For a season, (like 1971 to 2013) Americans may perceive that things are better. The U.S. government (through the Federal Reserve) has flushed the marketplace with fiat currency. Poor people can borrow to buy houses they cannot afford. Consumers may borrow to buy what they otherwise would never be able to afford. Governments give in welfare and handouts what no person has earned. The moral principle of an honest day's work for an honest day's wage is substituted for the immoral principle of something for nothing through easy money.
For a season this works. But then comes the crash.
When there is no standard by which a nation's currency is held, that nation will always be tempted to create new money to enable greater spending by both government and the people. Money becomes the one economic good which must be created out of thin air. Money must be created (by fiat) if the United States economy is to survive. Inflation becomes the by-product.
A nation with a market economy survives by means of voluntary trade between buyers and sellers, and for this trade, an unchanging medium of exchange is vital (i.e. a currency tied to a standard). But in a command or fiat economy welfare economy (as the United States now has), the fiat creation of money is justified on the premise that those being ruled over (the American people) are getting something for nothing. To give Americans all they want requires money to be "elastic" or "stretched," and the American government is hard at work creating new dollars while giving things to citizens they've never worked for or earned.
The system that enables the United States government to continue unchecked deficit spending must be changed. It is a moral problem. If we don't change the system, America as world power will disappear. I urge you not to be offended with what I've written, but challenged. Not all borrowing is immoral. What is immoral is the expectation of receiving something for nothing. We have a culture and a people, a government and a banking system, that allows--yeah, even encourages-- easy credit and deficit spending of both citizens and government. We can't continue down this path without a collapse.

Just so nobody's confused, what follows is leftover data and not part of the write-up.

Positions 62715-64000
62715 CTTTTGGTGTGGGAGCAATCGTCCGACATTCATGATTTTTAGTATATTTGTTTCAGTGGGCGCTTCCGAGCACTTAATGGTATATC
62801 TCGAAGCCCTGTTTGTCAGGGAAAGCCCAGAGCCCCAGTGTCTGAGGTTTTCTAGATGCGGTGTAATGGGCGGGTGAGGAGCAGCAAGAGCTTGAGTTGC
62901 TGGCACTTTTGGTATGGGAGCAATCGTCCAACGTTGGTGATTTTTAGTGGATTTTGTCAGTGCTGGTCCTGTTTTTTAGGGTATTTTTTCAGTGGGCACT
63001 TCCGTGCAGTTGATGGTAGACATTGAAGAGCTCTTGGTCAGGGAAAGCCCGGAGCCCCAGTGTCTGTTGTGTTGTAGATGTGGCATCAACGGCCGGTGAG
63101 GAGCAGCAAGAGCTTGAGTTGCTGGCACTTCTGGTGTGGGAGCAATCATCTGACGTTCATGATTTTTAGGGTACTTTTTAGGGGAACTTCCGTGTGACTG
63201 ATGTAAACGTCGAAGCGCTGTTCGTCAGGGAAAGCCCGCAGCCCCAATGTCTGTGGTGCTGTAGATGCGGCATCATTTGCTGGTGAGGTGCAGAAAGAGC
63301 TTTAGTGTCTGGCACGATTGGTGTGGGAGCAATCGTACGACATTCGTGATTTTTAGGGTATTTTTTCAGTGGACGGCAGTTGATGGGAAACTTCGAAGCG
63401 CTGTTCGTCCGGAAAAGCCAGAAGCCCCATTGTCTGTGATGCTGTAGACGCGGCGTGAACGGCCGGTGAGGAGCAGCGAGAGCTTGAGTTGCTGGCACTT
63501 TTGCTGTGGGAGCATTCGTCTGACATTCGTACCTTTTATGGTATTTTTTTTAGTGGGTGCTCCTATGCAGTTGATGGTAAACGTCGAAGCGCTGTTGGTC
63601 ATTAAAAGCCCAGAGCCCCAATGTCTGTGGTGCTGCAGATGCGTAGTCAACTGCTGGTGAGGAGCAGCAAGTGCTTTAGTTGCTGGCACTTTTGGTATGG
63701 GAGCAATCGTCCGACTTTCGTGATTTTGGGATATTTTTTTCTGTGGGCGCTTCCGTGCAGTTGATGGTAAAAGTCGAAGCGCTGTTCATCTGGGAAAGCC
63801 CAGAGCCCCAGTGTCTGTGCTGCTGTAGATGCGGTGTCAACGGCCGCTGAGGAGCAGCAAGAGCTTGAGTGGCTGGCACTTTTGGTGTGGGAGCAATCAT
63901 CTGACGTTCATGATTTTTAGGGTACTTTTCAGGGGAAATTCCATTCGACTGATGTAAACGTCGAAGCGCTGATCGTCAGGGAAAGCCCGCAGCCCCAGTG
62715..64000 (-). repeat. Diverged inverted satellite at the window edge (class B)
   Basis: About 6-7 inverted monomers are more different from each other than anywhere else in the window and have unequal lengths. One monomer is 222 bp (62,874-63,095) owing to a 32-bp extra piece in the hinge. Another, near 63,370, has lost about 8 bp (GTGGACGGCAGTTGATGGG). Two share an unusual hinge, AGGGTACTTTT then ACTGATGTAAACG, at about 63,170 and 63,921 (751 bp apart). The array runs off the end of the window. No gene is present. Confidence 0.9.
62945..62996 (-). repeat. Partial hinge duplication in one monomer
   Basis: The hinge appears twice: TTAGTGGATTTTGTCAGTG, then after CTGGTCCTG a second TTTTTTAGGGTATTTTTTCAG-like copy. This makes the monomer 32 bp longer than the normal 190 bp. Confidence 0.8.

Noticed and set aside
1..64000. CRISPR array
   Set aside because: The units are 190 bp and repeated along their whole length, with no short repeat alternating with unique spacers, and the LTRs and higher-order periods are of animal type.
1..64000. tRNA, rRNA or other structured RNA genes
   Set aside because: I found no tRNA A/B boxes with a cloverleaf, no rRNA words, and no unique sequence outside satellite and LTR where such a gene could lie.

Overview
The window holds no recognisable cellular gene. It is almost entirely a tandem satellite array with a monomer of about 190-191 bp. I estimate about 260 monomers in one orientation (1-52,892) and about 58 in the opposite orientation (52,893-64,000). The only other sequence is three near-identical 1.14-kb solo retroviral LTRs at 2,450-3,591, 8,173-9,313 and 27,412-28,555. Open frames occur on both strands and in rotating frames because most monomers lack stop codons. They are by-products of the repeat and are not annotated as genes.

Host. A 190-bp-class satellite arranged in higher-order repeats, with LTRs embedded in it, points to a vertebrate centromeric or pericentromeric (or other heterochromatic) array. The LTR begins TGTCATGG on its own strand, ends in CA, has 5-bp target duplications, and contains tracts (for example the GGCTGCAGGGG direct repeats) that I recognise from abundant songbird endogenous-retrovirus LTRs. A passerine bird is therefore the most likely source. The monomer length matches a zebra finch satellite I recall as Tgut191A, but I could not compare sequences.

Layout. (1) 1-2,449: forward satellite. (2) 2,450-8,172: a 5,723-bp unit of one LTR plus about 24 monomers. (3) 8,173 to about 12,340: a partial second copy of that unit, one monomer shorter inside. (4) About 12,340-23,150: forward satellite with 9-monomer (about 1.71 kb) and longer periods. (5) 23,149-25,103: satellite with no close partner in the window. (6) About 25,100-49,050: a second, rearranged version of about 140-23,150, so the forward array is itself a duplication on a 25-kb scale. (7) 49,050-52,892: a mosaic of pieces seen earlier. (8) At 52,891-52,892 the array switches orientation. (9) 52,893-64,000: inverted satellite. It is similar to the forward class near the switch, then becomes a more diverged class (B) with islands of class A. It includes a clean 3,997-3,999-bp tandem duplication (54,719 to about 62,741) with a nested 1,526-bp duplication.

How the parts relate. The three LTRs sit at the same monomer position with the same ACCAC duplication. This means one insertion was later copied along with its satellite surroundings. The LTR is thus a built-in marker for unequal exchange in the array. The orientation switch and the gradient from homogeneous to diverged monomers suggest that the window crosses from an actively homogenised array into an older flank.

I agree with Barack Obama when he gave a speech announcing his opposition to increasing the nationals debt limit while serving as a Senator from Illinois. Senator Obama's speech was given when the deficit was ten trillion dollars less than it is today. Senator Obama said:
“The fact that we are here today to debate raising America’s debt limit is a sign of leadership failure. It is a sign that the U.S. government can’t pay its own bills. ... I therefore intend to oppose the effort to increase America’s debt limit.”
True leaders will never silenced until a solution is found.
Ultimately, only when one finds satisfaction in the eternal, and begins to live his life for things other than material possessions, power and pleasure, will there be a solution to the moral problem of spending more than one is producing. Only God brings true contentment to the soul. That's why the system that promotes deficit spending is a moral problem, not a political one. Apart from genuine revival, the political solution seems impossible, and the collapse of the American economy inevitable.